QWhat is your best advice for someone trying to find a job now? I graduated in May from a 2nd tier school in the top 30%, and I still don’t have a job. Also, I’m not a social moron, so that’s not the reason.
AThe primary reason you’re still in job hell is that the economy sucks. When corporate deals begin to disappear, the easiest way for firms to save money is to decrease the number of first-year associates they hire. But that doesn’t mean there aren’t quality jobs out there. You just have to work harder and more creatively to find them. Right now, you’re an average looking dude looking to hook up with a hot chick at a bar. It’s not easy, but it’s not impossible either. You just have to be clever about your approach. Brad Pitt—Editor of the Harvard Law Review—can just wink at one of ‘em, and boom, he’s out the door and back at his apartment, drinking wine and having sex. Not you.
First thing to do is broaden the scope of your search. Unless you’re absolutely committed to one city, send out resumes to firms in different places. New York, Boston, D.C., Chicago, L.A., San Francisco. Also consider applying for jobs in the public sector. If you’re interested in corporate law, think about the SEC, the FDIC, etc. If you’re interested in being a litigator, think about the Justice Department, the FTC, the New York Corporation Counsel, etc. You also need to take advantage of any and all contacts you might have. Family friends, second cousins, “that guy” from college whose father is a big-shot lawyer. And be aggressive about it. Call them, email them, invite them out to lunch. You never know where a job tip might come from, so stay active. In the interim, you should also consider finding interesting part-time work. But make sure it’s at a place that enhances your resume, not just your bank account.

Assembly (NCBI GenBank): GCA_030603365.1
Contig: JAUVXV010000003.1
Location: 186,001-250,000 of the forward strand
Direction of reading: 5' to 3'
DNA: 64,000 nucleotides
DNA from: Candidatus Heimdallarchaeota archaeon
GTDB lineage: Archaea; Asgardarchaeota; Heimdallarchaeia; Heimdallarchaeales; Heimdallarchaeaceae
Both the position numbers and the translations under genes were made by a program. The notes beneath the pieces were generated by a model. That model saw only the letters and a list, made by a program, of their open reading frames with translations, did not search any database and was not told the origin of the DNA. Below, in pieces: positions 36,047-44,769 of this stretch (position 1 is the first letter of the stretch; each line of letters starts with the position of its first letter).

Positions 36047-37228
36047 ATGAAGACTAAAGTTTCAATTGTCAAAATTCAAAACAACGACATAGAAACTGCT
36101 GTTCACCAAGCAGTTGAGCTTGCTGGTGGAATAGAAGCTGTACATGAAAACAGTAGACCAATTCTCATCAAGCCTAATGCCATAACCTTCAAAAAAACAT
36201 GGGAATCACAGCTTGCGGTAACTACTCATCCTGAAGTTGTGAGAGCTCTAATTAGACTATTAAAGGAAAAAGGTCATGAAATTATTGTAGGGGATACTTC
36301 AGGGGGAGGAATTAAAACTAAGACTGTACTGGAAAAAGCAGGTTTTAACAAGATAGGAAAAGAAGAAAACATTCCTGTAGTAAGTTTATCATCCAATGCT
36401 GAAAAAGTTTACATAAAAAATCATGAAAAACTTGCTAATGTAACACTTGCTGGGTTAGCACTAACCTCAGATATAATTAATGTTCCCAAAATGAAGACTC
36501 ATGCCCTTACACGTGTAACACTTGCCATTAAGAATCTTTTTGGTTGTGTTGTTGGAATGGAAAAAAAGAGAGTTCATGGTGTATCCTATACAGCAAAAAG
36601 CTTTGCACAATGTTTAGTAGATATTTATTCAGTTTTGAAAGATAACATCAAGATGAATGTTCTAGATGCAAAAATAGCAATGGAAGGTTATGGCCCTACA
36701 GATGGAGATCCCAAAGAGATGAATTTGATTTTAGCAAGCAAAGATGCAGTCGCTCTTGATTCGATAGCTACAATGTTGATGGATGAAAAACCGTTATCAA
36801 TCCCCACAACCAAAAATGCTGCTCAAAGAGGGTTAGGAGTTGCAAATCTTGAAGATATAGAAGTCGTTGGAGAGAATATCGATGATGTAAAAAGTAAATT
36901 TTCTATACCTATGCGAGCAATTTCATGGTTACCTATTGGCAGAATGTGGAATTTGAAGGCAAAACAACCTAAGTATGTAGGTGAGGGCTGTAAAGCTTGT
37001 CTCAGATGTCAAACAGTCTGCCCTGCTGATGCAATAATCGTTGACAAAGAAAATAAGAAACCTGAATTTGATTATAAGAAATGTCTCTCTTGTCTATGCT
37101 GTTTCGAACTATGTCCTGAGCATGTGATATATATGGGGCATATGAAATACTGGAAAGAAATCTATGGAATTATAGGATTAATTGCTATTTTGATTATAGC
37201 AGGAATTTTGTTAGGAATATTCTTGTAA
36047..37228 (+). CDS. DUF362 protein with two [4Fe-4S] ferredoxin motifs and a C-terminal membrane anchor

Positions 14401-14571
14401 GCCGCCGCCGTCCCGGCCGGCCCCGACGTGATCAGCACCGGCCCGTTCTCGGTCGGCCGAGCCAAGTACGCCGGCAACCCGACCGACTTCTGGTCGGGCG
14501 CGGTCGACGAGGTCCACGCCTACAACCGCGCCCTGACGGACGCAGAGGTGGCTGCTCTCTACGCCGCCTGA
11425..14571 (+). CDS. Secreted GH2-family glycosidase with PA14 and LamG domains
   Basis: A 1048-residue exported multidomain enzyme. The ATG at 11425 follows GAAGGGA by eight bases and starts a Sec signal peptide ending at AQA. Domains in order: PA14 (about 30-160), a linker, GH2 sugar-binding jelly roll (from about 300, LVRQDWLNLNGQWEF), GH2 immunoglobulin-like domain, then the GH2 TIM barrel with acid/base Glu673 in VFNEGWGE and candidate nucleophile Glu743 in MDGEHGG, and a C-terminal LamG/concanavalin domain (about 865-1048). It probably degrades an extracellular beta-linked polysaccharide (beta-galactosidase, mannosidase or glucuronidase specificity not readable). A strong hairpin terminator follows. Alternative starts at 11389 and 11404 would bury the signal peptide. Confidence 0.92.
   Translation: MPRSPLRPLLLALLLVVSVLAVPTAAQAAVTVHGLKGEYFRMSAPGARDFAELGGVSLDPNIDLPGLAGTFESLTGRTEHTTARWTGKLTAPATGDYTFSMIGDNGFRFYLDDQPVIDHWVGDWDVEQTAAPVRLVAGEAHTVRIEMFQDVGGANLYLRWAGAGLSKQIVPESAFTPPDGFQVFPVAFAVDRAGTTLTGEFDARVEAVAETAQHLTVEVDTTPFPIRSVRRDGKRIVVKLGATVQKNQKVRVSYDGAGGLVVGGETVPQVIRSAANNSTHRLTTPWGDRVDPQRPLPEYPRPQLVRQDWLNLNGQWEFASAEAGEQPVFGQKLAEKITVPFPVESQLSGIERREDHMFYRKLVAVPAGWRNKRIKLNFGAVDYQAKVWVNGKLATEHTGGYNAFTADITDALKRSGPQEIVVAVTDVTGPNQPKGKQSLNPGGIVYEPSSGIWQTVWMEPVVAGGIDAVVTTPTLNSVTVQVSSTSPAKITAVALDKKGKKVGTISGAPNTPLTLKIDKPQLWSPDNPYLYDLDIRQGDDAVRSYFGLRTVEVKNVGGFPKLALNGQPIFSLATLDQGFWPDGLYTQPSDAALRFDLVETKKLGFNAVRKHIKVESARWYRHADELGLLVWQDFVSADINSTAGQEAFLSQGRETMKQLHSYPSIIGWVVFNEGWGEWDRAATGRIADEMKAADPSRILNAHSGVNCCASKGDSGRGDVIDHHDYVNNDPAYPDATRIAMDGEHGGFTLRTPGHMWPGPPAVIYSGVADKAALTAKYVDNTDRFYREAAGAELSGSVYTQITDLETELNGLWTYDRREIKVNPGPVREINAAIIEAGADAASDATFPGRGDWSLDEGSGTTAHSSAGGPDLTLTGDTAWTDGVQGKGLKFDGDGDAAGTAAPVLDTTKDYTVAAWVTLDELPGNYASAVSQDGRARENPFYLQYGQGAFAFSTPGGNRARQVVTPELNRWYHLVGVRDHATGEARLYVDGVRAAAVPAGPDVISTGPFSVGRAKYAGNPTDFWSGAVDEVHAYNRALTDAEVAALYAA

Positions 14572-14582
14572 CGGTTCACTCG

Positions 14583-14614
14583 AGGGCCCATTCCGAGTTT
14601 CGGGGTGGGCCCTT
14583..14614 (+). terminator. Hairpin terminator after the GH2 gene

Finally, stay positive. You’ll find a job. No doubt about it. It’s easier said than done, I know. But you need to remain optimistic and diligent. Remember this: Right now, your job is to find a job. So get up early and work hard. Eight hours a day minimum. Just like you would if you were working at a firm. Good luck!